The fourth suggestion that I should like to make is that there should be a board of appeal, as was suggested by the hon. member for New Westminster (Mr. Reid). I thought that was a splendid idea. I do not know why it was that I thought of it; perhaps it was a case of two minds thinking alike; but certainly there must be a board of appeal. I noted in the correspondence between the university of Alberta, the government telephone department of Alberta and the various departments down here in Ottawa including the Canadian Broadcasting Corporation's offices, the Prime Minister's office, the Minister of Transport's office, and the Minister of Reconstruction's office, all of which correspondence I have before me, that nobody seemed to know exactly who had the responsibility to do what. Everybody seemed to rely entirely upon the advice of the Canadian Broadcasting Corporation's board, as has already been pointed out two or three times. I do not need to labour the point. Certainly the Canadian Broadcasting Corporation cannot give just administration when it sits in the chair of both the judge and jury; nor can it, as the hon. member for Macleod said, give justice if it is the pitcher and at the same time is allowed to call the strikes. I say, too, that we should exercise care in selecting the board of appeal. If there had been a board of appeal to whom the university of Alberta could have gone in 1944 we would not have had nearly the difficulty we did have, and there would not have been the miscarriage of justice that there was in connection with that station.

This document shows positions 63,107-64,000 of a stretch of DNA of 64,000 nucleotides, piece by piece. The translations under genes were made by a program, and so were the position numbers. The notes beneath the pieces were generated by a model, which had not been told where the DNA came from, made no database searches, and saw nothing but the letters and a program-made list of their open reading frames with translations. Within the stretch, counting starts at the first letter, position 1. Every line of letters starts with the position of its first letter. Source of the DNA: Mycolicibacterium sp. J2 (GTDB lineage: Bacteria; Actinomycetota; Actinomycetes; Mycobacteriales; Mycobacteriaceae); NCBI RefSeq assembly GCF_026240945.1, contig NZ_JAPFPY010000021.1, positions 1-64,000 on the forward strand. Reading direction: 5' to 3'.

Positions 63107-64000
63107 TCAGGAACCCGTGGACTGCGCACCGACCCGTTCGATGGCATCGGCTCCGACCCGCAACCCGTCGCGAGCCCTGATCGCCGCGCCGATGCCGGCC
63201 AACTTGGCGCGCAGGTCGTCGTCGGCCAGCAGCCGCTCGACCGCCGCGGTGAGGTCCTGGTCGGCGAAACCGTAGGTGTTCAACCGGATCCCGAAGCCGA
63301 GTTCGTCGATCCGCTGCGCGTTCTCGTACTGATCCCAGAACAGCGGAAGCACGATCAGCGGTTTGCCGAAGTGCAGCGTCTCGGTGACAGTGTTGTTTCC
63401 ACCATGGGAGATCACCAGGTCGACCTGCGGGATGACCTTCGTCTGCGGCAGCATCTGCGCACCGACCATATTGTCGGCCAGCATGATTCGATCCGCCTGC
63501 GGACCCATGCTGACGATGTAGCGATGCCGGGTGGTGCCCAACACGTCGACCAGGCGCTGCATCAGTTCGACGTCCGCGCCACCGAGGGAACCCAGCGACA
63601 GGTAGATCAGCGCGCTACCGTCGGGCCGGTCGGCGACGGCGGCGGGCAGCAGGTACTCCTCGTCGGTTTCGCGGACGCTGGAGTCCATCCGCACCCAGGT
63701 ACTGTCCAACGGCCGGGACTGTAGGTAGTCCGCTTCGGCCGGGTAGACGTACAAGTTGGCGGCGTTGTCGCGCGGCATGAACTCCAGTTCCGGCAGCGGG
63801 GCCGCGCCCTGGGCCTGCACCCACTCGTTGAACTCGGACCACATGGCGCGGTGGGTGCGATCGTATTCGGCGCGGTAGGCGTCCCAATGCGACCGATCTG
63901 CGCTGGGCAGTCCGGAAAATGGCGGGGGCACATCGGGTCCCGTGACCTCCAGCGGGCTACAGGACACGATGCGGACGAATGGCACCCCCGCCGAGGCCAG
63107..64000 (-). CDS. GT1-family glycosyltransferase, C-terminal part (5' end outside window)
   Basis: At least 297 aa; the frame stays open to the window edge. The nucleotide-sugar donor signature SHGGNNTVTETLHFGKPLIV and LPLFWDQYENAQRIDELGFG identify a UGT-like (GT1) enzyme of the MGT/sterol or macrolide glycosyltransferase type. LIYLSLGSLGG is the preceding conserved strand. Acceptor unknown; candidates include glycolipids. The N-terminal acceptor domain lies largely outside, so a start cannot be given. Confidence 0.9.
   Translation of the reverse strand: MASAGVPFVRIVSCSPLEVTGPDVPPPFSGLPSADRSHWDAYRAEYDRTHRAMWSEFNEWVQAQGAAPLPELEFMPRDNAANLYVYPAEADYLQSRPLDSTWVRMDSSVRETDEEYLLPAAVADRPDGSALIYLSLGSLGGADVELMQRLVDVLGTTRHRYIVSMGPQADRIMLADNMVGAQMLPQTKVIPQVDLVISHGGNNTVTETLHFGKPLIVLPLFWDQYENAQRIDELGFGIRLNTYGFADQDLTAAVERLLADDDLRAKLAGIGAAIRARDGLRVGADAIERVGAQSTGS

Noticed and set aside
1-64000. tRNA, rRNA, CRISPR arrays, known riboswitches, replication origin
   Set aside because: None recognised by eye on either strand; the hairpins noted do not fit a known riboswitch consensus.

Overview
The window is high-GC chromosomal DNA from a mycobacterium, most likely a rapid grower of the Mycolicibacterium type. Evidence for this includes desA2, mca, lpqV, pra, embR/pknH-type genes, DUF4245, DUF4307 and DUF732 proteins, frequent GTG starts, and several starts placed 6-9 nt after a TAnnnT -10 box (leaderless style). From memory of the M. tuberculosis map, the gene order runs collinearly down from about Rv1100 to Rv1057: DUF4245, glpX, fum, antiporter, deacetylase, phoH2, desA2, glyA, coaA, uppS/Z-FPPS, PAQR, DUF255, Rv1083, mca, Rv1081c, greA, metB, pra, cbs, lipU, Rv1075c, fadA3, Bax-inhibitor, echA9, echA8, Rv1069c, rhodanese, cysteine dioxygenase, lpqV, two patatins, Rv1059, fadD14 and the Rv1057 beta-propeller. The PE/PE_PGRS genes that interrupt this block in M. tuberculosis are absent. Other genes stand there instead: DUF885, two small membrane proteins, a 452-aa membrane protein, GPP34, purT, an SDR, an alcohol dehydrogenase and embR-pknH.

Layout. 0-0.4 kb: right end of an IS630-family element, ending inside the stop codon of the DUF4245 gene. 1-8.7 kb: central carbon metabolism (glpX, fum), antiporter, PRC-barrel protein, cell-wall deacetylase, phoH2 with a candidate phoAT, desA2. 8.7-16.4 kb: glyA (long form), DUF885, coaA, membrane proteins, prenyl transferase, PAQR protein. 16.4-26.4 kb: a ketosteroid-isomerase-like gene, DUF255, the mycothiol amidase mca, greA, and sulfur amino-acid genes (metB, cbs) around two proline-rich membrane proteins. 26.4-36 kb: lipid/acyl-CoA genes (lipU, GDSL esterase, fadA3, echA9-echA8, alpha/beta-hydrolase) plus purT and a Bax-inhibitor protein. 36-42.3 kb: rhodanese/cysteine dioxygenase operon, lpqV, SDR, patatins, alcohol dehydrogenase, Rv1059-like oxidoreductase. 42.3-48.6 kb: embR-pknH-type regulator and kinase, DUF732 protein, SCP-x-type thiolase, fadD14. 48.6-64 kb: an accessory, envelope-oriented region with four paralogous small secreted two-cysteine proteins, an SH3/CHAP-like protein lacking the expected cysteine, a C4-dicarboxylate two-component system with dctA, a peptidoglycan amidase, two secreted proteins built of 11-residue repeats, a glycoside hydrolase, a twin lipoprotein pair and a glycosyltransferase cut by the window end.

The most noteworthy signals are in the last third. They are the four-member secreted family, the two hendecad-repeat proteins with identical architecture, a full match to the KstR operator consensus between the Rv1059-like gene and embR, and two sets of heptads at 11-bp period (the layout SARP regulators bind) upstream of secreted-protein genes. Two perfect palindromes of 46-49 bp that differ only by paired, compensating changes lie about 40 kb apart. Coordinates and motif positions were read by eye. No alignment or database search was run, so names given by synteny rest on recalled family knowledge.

I wish to say a word about commentators. The Canadian Broadcasting Corporation should exercise great care, much greater care than they have ever exercised before, in the selection of commentators. There, sir, is one of the gravest responsibilities resting upon the Canadian Broadcasting Corporation at the
Radio Broadcasting

present time. People should be told who their commentators are; they should be told what philosophy they follow. Too often men posing as commentators find their way into a position without the people knowing who they are, what they are, and what philosophy they follow. As a result of day after day broadcasting they are able to mould the thinking of the people, and direct it into channels which may be questionable and injurious. They are able to pour out uncalculated quantities of that type of poison which brings results such as we have suffered from in this country, namely, discordant loyalties. It is high time that we began to use much more care in their selection. I have no objection to any person getting on the radio, to any particular philosophy having its spokesman over the radio, but I do say that the people ought to know who they are and what they represent. If they know that they can make up their minds whether to listen and whether to believe. The position of commentator is a most important one, and the commentator should be chosen with care.
I am certain that no one in this house, if he stops to think at all, wants to see the people of Canada forced into a straitjacket where free speech and free thinking are the privilege only of those who control the daily lives of the people. I do not, and I shall fight against any such possibility with all my strength. I will not support the bill now. When I am certain that our freedom is assured and that the Canadian Broadcasting Corporation is in reality subject ^o the democratic control of the Canadian people, then I shall be pleased to vote for the appropriation of as much money as they may require to take care of their expansion, their research and their activities.